Why indie music won’t go mainstream
According to various estimates, it accounts for less than a third of the market. All other music rights belong to media holdings and technology corporations. We figure out what this means, how the situation is developing, in what context and why this topic is still worth discussing.
Musicians, and many people in other industries, are not happy with the rate at which their income is shrinking. For a whole year they have been forced to tighten their belts: performances, concerts and corporate parties, still making up a significant portion of their earnings, for obvious reasons, you have to cancel or reschedule. The only thing that remains at our disposal is social networks and streaming services. However, the former are not only unable to offer alternative ways of monetizing audio content, but are decisively “tightening the screws.” Algorithms indiscriminately block even those live streams on which the artists play their own music. The second ones simply reduce and the already modest payment plan for listening to tracks, so even relatively well-known authors and performers have to work hard to achieve at least the income level of an average manager.
What can we say about the money that developers receive – musicians often only have to dream of such amounts. This state of affairs and dim prospects cannot but cause concern for them, and in the industry the question of the distribution of earnings between various participants in the “food chain” arises at its full height: from labels, distributors and music platforms to direct authors, composers and performers.
The percentage of payments to those contributors who make the effort to get a piece of music written, go through mastering, due diligence and distributors to finally find their listener depends on the allocation of rights. This moment has a decisive influence and therefore is key, including in assessing the degree of independence of artists. According to requirements Association Merlin, representing the interests of indie authors and small labels to major licensees such as YouTube, Apple, Spotify, Yandex.Music, Facebook, other platforms and international media structures, independent musicians can be considered those who own all the rights to the results of their work and without any -or obligations to third parties or organizations.
However, it is rather difficult to achieve 100% “sterility” in the issue of distribution of rights. At the same time, it is necessary to understand that the size of the money “pie”, which is divided depending on what is spelled out in the documents, depends not only on the bureaucracy. It is largely determined by the capabilities and connections of partners with whom musicians cooperate – from technology platforms to media holdings. The latter can add a track to a TV series or film thanks to established contacts in the film industry, but, of course, there is no need to expect such “gifts” from every counter agent or music director.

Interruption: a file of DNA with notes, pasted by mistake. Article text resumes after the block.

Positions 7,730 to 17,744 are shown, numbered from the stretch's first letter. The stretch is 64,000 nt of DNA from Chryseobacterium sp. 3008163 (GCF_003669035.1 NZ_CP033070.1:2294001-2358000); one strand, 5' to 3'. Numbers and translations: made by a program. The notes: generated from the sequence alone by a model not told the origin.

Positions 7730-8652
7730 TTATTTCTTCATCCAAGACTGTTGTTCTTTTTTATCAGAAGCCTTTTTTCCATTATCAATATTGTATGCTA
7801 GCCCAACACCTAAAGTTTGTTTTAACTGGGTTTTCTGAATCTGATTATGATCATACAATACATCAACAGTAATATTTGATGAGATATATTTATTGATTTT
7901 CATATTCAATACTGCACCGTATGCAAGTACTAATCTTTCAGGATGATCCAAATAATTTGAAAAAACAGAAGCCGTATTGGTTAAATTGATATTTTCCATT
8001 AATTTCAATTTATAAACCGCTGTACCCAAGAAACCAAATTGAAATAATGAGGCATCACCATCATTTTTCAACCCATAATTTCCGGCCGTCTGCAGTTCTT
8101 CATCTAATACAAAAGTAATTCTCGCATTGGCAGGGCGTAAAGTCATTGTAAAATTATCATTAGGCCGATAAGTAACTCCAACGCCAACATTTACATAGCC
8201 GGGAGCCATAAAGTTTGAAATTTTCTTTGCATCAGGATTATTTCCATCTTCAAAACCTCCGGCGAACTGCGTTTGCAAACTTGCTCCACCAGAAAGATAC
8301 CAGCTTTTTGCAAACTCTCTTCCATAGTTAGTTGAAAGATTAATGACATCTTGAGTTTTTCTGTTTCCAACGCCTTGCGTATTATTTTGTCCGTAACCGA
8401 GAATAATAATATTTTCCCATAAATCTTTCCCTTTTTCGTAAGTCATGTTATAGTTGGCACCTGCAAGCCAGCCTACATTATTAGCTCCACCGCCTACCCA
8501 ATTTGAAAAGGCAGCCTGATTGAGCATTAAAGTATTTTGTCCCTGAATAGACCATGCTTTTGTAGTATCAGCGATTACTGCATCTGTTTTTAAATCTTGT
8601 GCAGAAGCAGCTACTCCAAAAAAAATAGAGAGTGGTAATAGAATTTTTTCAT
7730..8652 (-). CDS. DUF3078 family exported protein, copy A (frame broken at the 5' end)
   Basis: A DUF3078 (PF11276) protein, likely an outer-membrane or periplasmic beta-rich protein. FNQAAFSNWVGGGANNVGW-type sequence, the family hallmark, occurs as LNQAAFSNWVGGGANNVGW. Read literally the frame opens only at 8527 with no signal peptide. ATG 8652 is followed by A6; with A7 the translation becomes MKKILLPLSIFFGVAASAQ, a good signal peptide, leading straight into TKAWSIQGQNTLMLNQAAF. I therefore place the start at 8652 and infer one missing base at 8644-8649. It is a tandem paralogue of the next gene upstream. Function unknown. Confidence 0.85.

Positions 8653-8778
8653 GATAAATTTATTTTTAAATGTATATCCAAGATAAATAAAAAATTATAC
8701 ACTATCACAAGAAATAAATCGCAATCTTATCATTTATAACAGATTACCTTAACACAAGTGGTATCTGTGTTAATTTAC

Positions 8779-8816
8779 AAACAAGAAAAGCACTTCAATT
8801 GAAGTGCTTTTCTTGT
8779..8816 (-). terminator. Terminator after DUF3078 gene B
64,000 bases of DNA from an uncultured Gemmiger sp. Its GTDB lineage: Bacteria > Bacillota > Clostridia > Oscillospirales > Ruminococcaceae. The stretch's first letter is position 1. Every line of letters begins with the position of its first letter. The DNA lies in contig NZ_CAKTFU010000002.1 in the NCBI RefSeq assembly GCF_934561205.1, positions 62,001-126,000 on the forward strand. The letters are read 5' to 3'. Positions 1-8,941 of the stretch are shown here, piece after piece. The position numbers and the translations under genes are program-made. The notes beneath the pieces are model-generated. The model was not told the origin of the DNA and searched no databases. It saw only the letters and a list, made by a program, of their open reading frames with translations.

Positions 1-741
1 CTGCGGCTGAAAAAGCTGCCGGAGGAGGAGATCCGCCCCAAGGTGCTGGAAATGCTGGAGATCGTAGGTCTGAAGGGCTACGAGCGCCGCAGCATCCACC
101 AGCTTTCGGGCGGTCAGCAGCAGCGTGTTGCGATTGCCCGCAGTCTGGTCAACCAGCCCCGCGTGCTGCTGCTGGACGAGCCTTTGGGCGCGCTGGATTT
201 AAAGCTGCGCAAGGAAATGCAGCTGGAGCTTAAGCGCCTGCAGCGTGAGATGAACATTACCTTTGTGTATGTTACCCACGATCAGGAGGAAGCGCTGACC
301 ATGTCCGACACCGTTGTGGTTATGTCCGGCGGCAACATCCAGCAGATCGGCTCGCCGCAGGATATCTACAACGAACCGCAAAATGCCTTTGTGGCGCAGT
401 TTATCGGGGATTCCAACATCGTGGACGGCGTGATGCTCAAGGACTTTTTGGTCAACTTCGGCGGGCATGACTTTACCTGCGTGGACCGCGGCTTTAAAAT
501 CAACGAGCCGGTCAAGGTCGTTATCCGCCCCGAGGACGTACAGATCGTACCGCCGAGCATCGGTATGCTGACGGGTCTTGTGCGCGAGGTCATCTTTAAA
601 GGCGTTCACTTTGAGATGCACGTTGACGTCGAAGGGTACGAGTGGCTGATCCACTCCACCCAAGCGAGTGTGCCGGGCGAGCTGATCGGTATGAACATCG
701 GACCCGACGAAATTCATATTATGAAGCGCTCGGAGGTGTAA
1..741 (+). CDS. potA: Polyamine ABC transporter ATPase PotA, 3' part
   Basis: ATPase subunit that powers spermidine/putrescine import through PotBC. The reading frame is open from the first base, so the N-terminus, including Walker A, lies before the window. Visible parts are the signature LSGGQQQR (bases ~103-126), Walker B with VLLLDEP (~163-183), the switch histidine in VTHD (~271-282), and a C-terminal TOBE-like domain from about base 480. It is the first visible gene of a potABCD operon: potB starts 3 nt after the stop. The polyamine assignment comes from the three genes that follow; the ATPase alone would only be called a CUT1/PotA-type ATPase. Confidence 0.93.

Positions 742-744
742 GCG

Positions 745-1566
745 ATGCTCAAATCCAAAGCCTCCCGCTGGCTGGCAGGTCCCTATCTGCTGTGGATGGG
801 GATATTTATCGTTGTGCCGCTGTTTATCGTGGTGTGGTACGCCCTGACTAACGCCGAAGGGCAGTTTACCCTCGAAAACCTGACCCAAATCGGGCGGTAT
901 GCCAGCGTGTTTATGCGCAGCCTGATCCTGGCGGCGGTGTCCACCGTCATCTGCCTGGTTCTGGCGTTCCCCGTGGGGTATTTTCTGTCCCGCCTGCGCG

All of this means that creators and performers have to compromise to reach more listeners. At the same time, they try their best to retain as much rights to the tracks as possible and are eager to turn to indie distributors who charge a fixed fee for their services.
I have taken this trend into pencil for a long time already.big three”And other“ majors ”. They perfectly understand what is happening and do not want to give up their positions and the market, which actually completely belongs to them, to someone else without a fight.
What is all the same strength
Interestingly, the market monopolists almost missed the moment when it would be too late to do anything. Their incomes could be drastically reduced if a critical mass of musicians were suddenly taken over by Merlin or players like CD Baby… But the long-term “owners” of the industry were rescued by the ability to timely dispose of the money accumulated in well-fed years. They invested them in buying the very same helper firms that provide alternative services to indie authors. So, in 2018 Apple acquired the Platoon platform, which allows musicians to have more detailed control over the distribution of tracks. In 2019 UMG took another distributor under their wing – INgroovesand Downtown Music bought CD Baby along with other assets of the company that owns the service. In turn, Sony Music earlier this year got hold of control over the alternative indie label AWAL.
These deals suggest that the market situation is likely to change much more slowly than the pace that authors and performers would like to see. Their income level is unlikely to increase in the coming years. At the same time, they will have fewer options for maintaining their independence – new channels for the dissemination of their creativity are again almost completely intercepted by the majors. Are there any ways out of the situation, how to get out of it, and what is worth knowing for this – we will analyze in the next article.
Additional reading in our Hi-Fi World:
What musicians fear more: piracy or a monopoly on their work
Struggle for rights or an atmosphere of paranoia – in the world of music are undecided
Pay what you want: how this model proved to be in the music industry
From Critics to Algorithms: How Democracy and Technocracy Came to the World of Music
Information noise – music and videos that no one was supposed to find
What else do we have on Habré: three available “shelves” – how such acoustics might look like, and what is “under the hood” of it.